top of page

Untitled (Illusion and Disappointment I) 




Digital prints, audio

Four pieces, 23.62 × 35.43 inches each



After collecting discarded instant lottery tickets, a graphologist interpreted the marks left on the stubs when the buyer scraped the removable strip in order to analyze the personalities of the people who scratched and threw away the tickets. The interpretations are presented as audio clips accompanying a series of digital prints that correspond to the marks on each lottery ticket. 


Untitled (Illusion and Disappointment II) 





Gold sheet
Infinite series

(on this publication:1, 2, 3 and 4)
Variable dimensions (Aprox 1.9 inches)



The extracted marks of the piece Untitled (Illusion and Disappointment I) were transferred onto gold sheets to capture, through a material of great monetary value, two emotions expressed by the person who scraped and discarded the ticket: first, the excitement of imagining he could win the lottery; second, the disappointment of realizing he didn’t have the winning ticket. 

Ilusion and Disappointment

Magnolia de la Garza

Our first impression when we look at Untitled (Illusion and Disappointment I) is of white stains on a black background. Headphones hang beneath each of the four images; we hear a voice describing an individual’s personality.


This work is based on instant lottery tickets, the kind that requires you to scrape a vinyl surface concealing your fate. The artist recovers the scraped off part in order to reproduce it on a larger scale and send it off for a graphology testhandwriting analysis.


The graphologist analyzes the types of scraping found on the tickets; in his report, he tries to identify the person who bought it, striving for a clearer sense of people’s emotional states when they seek to instantly improve their luck. But these reports impose the graphologist’s opinion of the image and potentially alter the viewer’s own impression.


Graphology doesn’t have a solid scientific basis, but it is popularly viewed as a way to decipher an individual’s personality based on the lines and strokes of his handwriting. As in various of her other projects, like Untitled (New Worlds), Irizar questions the visualization methods and types as practiced by particular sciences and pseudo-sciences, presenting them as subjective approaches, rather than realities, that build fictional narratives. In this way, for the artist, the graphologist’s evaluations become character descriptions in a work of fiction.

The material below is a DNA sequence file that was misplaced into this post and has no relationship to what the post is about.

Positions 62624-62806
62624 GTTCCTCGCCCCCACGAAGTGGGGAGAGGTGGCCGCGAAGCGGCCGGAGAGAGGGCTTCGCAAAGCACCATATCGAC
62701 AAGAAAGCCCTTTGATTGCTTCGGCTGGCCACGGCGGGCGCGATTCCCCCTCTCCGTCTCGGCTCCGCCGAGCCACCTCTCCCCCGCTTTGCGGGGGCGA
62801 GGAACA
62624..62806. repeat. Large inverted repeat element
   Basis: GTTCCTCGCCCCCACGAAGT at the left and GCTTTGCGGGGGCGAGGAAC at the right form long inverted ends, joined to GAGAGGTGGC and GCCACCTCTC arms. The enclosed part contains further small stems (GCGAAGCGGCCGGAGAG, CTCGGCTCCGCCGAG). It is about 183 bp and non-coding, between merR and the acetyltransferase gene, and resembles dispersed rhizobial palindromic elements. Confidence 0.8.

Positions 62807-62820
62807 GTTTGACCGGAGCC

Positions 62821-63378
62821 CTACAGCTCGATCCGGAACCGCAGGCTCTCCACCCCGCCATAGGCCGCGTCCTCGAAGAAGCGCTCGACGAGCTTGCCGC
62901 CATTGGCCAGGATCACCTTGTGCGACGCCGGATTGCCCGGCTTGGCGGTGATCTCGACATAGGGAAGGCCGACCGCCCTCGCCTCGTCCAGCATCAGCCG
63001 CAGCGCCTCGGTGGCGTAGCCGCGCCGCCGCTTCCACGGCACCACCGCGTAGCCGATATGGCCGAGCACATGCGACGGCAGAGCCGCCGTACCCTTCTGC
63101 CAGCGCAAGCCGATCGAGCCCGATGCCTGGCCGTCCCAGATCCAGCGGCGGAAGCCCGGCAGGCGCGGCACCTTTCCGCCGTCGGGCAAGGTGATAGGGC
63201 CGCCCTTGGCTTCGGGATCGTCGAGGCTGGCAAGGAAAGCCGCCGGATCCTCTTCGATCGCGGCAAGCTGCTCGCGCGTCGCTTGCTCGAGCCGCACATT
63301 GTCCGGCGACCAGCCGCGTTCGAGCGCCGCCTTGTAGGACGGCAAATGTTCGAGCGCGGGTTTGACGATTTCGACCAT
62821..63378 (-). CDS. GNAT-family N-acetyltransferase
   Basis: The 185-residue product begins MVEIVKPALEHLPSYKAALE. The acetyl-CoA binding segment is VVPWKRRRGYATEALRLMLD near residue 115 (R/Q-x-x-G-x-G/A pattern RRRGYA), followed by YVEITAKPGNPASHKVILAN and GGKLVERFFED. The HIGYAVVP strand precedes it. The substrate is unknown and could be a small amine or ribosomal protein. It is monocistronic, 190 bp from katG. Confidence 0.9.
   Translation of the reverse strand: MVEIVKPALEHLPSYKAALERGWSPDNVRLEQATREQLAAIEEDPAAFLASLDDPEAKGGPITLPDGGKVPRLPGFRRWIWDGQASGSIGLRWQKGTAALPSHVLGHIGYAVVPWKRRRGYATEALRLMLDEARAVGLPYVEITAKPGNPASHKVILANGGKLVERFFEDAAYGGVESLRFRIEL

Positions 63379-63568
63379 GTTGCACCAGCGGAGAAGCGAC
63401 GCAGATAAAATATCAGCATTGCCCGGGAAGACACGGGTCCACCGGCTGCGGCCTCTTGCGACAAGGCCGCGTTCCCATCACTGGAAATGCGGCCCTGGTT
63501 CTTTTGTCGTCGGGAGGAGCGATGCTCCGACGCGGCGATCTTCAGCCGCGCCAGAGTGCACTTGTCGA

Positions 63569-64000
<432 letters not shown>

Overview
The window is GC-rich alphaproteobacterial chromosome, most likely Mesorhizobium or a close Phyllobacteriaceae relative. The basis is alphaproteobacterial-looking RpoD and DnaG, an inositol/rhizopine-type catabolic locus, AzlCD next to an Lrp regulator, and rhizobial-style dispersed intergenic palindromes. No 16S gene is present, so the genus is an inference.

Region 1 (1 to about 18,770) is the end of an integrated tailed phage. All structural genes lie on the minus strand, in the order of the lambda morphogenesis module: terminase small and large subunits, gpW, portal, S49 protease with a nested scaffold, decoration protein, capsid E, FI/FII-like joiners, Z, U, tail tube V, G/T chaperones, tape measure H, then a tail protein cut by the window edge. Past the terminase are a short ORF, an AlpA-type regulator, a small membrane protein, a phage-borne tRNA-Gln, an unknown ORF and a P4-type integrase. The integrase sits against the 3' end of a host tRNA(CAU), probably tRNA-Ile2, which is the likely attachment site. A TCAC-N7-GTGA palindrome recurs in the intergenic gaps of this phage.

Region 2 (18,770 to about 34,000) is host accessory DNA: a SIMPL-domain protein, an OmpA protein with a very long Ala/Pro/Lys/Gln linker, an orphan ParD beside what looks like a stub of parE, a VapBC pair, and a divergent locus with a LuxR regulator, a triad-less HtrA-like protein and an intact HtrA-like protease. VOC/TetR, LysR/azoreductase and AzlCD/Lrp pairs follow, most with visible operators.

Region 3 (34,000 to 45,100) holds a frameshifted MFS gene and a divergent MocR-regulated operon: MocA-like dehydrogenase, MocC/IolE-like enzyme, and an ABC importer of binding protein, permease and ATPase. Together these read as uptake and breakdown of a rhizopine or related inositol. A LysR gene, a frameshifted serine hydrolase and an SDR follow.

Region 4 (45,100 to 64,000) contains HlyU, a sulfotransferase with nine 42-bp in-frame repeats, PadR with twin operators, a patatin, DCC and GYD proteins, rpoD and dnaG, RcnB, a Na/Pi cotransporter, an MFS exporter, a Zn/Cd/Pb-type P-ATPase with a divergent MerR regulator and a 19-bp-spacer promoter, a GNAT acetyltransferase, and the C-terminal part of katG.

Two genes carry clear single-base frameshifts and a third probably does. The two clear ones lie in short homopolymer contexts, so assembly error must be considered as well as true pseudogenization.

The piece, based on the traces of small personal defeats, is also a reflection on chance. In the instant lottery, luck is linked to money, a subject the artist has explored in pieces like Untitled (Pilferage). In this way, some of Irizar’s works focus on the value of money, and on its ambivalence as something that can be simultaneously positive and negative. The artist observes this dichotomy with respect to chance, too. In Untitled (Illusion and Disappointment I), chance and money are addressed in terms of their ability to construct emotions, which are then reflected in the images derived from the ticket scrapings.


This work carries on with Untitled (Illusion and Disappointment II), in which Irizar continues to collect instant lottery tickets and send them off for handwriting analysis. This time, though, she changes these tickets’ luck: she takes the shapes produced by scraping the vinyl surface and transfers them onto a gold sheet. This project continues a dialogue not only with the piece that subsequently develops, but also with Irizar’s other pieces about chance, such as Untitled (Proof of Chance); about the remnants we think we have to recover in Untitled (On Wear and Tear); or about changes in social and economic value when commonplace objects or materials are transformed into highervalue ones, as occurs in Untitled (Nature of Imitation). 

bottom of page